Monday, June 14, 2010

The 10:10 Code

Four years ago I wrote about a way to encode the latitude and longitude of any point on the Earth's surface to 10m of accuracy with a 10 character code. Apart from a modification to the way the check digit is calculated, the code remains unchanged.

The idea is this: instead of giving people addresses, or coordinates, you can give them something like a post code for any point on the Earth's surface. This can then be entered into a GPS device and decoded. Thus a business can provide its 10:10 code and know that people will be able to find it.

I was reminded of this, this weekend when I took the Eurotunnel to France. On their web site they say:

Now those latitude and longitude values are very hard to enter, and, although in the UK post codes are pretty accurate, they are not universal (e.g. in France and the US there's no equivalent). In contrast the 10:10 code is global.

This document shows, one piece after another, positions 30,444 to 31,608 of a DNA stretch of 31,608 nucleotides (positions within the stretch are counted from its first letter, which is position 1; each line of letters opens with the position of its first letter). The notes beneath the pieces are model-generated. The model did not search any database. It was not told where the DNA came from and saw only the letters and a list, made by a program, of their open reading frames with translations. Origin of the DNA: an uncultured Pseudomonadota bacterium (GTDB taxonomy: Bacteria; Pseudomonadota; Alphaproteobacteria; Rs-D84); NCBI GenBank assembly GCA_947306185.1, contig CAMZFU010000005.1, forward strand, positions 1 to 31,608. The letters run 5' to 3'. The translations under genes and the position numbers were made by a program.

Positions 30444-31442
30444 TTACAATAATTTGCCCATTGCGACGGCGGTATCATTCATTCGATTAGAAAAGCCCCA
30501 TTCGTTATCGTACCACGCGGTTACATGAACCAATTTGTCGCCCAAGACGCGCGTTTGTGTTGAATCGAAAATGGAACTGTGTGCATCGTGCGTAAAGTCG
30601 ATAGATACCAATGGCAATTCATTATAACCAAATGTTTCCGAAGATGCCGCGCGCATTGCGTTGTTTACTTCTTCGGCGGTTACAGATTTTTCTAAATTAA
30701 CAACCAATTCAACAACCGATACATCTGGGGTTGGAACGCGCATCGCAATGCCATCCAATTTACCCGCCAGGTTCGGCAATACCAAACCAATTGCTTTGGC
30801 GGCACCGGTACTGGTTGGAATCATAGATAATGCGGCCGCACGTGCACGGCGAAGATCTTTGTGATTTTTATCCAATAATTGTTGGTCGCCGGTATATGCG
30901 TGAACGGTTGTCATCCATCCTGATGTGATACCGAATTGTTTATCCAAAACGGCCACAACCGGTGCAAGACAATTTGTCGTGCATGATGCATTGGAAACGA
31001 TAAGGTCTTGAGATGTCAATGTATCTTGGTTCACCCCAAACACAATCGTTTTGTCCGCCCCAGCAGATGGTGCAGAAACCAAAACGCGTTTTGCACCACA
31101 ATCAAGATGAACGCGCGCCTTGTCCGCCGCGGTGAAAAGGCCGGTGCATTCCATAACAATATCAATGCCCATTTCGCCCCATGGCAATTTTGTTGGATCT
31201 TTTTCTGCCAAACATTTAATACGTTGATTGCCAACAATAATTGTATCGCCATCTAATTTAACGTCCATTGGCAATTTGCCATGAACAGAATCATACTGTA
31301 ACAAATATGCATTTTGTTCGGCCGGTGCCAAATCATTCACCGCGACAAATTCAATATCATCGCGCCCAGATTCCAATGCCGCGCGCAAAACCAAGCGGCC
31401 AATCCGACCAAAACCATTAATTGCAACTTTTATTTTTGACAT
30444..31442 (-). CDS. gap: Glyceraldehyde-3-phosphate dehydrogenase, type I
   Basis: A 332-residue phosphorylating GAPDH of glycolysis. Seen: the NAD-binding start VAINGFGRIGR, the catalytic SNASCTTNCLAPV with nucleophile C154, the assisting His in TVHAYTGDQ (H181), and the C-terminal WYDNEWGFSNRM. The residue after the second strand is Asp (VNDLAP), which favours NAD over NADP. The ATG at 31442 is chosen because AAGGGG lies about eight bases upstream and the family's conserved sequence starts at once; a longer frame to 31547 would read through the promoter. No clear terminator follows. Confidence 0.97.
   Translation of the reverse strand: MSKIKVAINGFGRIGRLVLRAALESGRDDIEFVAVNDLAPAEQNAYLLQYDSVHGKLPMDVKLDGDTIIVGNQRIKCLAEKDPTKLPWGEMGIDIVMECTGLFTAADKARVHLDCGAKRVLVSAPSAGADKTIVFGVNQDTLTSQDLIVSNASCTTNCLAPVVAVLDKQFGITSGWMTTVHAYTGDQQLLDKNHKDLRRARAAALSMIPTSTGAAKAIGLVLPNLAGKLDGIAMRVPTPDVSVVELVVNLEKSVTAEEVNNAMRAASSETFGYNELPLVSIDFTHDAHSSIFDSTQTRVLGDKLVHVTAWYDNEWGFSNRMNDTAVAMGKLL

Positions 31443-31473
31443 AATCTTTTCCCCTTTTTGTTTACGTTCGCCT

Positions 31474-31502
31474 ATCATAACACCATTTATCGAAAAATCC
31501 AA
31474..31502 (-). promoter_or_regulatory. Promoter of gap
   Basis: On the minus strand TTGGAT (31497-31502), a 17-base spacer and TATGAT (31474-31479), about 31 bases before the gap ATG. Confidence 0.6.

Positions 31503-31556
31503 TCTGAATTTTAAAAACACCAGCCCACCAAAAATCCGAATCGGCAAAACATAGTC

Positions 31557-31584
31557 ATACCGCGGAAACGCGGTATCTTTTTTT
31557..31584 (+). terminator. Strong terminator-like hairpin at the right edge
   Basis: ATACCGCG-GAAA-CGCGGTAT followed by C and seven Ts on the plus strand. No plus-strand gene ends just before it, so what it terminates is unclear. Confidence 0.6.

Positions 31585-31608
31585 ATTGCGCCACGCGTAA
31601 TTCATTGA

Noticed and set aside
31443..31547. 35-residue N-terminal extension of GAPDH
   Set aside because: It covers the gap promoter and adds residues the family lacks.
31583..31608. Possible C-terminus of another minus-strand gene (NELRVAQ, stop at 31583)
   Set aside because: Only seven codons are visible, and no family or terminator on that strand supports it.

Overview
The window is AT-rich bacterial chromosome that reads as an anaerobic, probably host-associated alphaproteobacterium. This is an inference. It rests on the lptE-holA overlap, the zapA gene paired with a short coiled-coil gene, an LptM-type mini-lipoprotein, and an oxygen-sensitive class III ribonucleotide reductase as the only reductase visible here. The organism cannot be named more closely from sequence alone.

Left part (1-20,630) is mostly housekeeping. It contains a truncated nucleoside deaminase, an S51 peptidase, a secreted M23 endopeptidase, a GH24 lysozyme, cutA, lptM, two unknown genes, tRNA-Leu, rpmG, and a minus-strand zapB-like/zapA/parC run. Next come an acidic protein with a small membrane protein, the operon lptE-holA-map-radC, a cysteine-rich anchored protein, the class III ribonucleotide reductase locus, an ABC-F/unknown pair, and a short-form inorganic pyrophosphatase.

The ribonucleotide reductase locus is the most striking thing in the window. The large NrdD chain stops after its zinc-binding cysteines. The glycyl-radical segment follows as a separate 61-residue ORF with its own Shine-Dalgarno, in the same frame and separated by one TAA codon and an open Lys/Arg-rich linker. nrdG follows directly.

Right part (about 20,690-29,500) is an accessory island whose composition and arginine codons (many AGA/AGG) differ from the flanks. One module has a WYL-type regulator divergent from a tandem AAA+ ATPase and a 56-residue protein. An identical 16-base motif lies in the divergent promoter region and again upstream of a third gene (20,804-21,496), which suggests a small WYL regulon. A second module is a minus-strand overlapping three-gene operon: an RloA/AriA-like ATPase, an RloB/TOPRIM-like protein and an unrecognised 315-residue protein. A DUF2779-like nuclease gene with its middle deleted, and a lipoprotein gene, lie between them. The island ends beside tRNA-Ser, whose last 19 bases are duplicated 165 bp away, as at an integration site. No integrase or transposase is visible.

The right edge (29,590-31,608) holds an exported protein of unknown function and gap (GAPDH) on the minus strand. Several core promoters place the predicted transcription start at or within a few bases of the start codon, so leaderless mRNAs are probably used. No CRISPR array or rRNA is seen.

Here's some JavaScript code that calculates the 10:10 code:

The 10:10 code of the Eurotunnel terminal in the UK is: MED 8FV N9K5

PS. Many people have pointed out that there are existing systems like this, and existing patents. As far as I am aware, none of them include a check digit. For example, there's the Military Grid Reference System, the Natural Area Code, this Microsoft patent and Geohash. The check digit is critical because it reduces operator error when entering a location on a GPS device.


If you enjoyed this blog post, you might enjoy my travel book for people interested in science and technology: The Geek Atlas. Signed copies of The Geek Atlas are available.


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